Lucy Jane Bledsoe, author of A Thin Bright Line, explains why a novel is the best way to honor the true story of her aunt and namesake, providing a glimpse of the woman behind her accomplishments.
The line between fiction and memoir has been blurred in recent years, putting many memoirists on the defense about the role of imagination in their books. How much of a story should be supported by documentation? How much creativity is fair game in memoir storytelling? Is it okay to shift timeframes or make up dialogue, and still call a book “nonfiction”?
I could have called my new novel, A Thin Bright Line, a memoir. The story, based on ten years in the life of my aunt and namesake, Lucybelle Bledsoe, is steeped in fact and eight years of research.
Almost exactly 50 years ago, on September 29, 1966, Lucybelle Bledsoe, my dad’s sister and my namesake, died in an apartment fire. I was 9 years old.
As I grew up, I could only glean a few intriguing tidbits about my namesake. I knew that, like so many other women of her generation, she used the cover of WWII to shoot off the Arkansas farm and run off to New York. I knew she wanted to go to law school, and when my grandfather forbid it, she studied for and passed the bar exam anyway, without the benefit of law school. My mother told me that she was extremely independent, that even in the 50s and 60s, Lucybelle didn’t allow men to hold doors open for her.
One day, about 8 years ago, a friend suggested I Google my aunt. I didn’t expect to find anything. After all, Lucybelle was just a farm girl who died in 1966.
What I discovered astonished me. Lucybelle Bledsoe was a key player in a top secret, though recently declassified, Cold War project involving studying the properties of ice. The fear at the time was that the Russians would attack via the Arctic, and the government wanted to be ready. She became fluent in Russian as part of her work and had top security clearance.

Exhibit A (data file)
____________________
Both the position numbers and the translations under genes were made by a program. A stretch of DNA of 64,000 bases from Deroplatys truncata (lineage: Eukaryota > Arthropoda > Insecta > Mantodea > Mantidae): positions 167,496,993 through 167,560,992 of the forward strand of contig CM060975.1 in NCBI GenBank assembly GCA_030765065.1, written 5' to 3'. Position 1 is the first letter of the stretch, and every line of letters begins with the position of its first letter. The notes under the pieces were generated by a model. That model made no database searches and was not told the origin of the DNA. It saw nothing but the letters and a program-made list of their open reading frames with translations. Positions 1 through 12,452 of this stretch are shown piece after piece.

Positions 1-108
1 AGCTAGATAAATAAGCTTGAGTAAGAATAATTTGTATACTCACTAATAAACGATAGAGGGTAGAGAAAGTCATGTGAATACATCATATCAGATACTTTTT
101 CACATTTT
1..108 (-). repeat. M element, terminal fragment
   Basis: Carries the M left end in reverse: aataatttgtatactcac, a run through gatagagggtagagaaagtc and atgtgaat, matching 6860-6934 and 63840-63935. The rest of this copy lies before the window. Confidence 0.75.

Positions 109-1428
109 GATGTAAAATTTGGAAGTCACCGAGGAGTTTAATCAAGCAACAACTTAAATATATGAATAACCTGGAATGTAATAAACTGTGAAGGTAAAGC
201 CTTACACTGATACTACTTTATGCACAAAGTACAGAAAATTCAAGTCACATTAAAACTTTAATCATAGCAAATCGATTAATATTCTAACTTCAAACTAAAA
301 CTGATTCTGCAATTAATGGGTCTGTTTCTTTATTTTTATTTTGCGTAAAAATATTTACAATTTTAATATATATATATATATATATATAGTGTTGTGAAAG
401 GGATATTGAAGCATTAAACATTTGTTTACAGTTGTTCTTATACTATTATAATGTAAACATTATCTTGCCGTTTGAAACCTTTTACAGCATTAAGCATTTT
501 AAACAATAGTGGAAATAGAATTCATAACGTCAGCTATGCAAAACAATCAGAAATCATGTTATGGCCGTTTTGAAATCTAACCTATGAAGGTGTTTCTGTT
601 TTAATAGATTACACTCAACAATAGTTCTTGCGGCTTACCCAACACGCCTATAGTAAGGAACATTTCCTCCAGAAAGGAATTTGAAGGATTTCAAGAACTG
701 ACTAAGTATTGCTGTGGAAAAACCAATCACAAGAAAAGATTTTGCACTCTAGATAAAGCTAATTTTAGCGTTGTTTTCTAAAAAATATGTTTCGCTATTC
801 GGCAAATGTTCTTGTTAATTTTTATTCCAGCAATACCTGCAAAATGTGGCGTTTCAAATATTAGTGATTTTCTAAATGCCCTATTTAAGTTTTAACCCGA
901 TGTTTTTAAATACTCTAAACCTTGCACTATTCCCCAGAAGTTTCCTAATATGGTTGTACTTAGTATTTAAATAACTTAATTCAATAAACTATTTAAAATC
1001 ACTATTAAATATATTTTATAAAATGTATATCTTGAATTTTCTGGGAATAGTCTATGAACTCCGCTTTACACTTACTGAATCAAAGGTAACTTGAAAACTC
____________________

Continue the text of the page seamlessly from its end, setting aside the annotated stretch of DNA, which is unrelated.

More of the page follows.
Lucybelle Bledsoe was also a queer woman who carried on, despite the McCarthy Era fears about hiring gay people in highly classified positions. The work she and the Army Corps of Engineer scientists did from 1956 to 1966 included pulling the first ever complete ice cores from the Greenland and Antarctic ice sheets. These cores are still being studied today and are considered the beginning of climate change research.
So why not write this story as a biography? Or a memoir of my time with my aunt?
It’s a very good question. I could have used the biography form to write about the convergence of the Cold War, the history of climate change research, and LGBT history. And certainly my novel embraces all these topics.
But what gripped me most about Lucybelle’s story was her courage, the way she made her way to Greenwich Village at the tender age of 20 in 1944, how she found women lovers, and how she managed a queer life in spite of the times, in spite of McCarthy, and while holding a highly classified government job. I am most interested in her heart, who she loved, how she found her strength and bravery.
So I interviewed everyone who knew her. I found the name of her partner, the woman who mourned her death. I sent for her death certificate and even interviewed some firemen and neighbors who’d been on the scene of the fire that killed her. I interviewed her coworkers and childhood friends. I traveled to Arkansas, Chicago, New York, and New Hampshire and haunted all the places she’d lived.
A Thin Bright Line is based on a wealth of fact. But I imagined how she felt in between the facts. I imagined the words she spoke in her most intimate moments. I do believe that imagination, in concert with research, can reach a deeper truth.
The Ice Cave: A Woman’s Adventures from the Mojave to the Antarctic, The Big Bang Symphony: A Novel of Antarctica, This Wild Silence, and Working Parts. A native of Portland, Oregon, she lives in Berkeley, California.is an award-winning science writer and novelist for adults and children. Her many books include